Blink and you'll miss Kitty White singing "Blues in the Night" in that scene. Pleshette's very good at playing intelligent-but-trapped, but despite her top billing, this isn't her movie and it even takes a while for her to show up. She's about even with Provine, who injects interest into her more thankless role as a continually humiliated ex-squeeze. The script isn't flabby and it's always well-played, with supporting work from Ralph Meeker, Simon Oakland, Jimmy Murphy, and Murray Matheson as various racetrack types, from blowhards to thwarted friends.
It's mostly a character study of Hardin's difficult protagonist and, through him, the harsh world. The ending doesn't feel nearly as compromised as A Fever in the Blood , and the whole thing is smoothly watchable even though it's not much more than a sour snapshot. The director is Richard Wilson, who began his career working with Orson Welles before moving on to nothing of consequence. Wilson's work is a cut above solid here, with well-composed contrasts from conflicting characters within shots and a few scenes staged in relatively long takes, like a crossroads-conversation in a glass-walled apartment.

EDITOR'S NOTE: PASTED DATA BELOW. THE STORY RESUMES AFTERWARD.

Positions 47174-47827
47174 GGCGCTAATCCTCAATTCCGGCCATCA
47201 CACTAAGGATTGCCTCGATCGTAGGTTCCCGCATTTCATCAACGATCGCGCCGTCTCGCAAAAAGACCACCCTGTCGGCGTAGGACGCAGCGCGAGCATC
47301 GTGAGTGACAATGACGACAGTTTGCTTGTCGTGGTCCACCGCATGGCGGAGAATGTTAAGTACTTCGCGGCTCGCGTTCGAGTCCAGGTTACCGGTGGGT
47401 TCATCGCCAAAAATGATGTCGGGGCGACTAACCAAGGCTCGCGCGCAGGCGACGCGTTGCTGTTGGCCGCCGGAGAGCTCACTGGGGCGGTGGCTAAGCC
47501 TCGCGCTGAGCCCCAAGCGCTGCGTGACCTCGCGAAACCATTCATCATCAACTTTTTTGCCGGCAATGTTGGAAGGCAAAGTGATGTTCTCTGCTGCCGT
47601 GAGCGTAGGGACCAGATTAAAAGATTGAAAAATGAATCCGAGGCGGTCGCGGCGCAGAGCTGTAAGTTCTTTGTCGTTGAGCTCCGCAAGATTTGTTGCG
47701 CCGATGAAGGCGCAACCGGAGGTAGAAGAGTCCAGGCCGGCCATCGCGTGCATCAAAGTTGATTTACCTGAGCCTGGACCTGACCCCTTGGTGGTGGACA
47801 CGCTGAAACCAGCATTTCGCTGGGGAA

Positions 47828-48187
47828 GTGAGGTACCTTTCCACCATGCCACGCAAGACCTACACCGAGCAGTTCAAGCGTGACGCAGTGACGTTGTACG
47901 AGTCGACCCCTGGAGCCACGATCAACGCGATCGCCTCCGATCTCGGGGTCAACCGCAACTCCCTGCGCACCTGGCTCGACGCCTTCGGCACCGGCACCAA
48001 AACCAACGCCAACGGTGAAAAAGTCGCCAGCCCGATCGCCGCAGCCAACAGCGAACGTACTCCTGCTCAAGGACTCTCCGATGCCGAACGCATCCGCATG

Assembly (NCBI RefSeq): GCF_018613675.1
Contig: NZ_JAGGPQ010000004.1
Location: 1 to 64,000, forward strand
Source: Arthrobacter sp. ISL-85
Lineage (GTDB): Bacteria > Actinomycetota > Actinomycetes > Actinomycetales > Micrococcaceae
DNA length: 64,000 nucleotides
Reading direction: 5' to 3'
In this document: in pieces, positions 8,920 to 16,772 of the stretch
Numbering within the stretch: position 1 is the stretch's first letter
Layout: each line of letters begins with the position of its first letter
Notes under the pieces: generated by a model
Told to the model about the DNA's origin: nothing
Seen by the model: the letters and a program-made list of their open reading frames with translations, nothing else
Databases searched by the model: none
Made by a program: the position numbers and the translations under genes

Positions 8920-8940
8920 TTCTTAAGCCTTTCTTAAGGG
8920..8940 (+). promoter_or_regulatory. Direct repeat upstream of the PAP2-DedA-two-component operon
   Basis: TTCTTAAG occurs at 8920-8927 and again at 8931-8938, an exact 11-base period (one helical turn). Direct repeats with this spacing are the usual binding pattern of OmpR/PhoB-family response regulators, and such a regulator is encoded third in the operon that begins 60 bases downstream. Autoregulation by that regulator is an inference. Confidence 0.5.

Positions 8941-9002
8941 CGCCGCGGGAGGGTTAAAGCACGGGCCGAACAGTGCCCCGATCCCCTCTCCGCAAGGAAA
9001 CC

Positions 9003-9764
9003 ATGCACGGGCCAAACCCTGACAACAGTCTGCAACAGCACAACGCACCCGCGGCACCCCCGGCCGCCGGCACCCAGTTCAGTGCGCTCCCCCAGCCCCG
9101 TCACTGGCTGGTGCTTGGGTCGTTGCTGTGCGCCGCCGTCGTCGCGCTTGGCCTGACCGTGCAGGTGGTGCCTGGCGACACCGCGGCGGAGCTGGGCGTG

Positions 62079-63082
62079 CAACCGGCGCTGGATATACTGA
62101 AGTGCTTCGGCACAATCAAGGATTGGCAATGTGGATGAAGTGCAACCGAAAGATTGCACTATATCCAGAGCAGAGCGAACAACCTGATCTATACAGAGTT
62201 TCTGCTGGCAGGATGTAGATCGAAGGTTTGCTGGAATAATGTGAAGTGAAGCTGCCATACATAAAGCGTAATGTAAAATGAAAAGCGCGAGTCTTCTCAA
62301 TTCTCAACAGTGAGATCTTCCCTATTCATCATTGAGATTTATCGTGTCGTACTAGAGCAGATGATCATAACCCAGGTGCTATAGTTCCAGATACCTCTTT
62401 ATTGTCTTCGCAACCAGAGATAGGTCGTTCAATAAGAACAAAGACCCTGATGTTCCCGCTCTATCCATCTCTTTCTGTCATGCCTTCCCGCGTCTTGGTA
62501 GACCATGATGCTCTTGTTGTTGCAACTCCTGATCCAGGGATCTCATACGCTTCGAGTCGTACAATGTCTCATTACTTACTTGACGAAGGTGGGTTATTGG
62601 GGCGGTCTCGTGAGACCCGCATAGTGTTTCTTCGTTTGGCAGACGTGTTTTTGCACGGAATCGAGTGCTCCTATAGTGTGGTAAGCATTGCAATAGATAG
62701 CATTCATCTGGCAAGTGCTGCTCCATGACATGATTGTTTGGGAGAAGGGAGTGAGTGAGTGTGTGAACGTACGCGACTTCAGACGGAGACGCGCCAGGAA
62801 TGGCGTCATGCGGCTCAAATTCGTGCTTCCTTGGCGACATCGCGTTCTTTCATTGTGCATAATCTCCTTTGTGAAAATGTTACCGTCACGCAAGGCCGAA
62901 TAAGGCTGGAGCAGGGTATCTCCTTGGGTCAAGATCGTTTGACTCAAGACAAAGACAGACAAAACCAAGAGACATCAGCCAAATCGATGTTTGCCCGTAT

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Note also a jittery, lengthy scene of two men fighting in front of a rearing horse, whose whinnies are more unnerving than music would have been. I'm struck by the excellence of Ziegler's work as he edits the black and white cinematography of Lucien Ballard—not flat and sleek, but with weight and balance between the clean and gritty, as necessary.
Throughout, Ziegler's rhythms keep it propulsive and restless, with real excitement where required. I've sat through many Big Races, and this one can hold its head up. The unpredictable nature of its huge black animal, distracted by the "wall of noise", keeps us on edge, and it's really put over by the first-class shooting including subjective shots, again anticipating Grand Prix and cutting.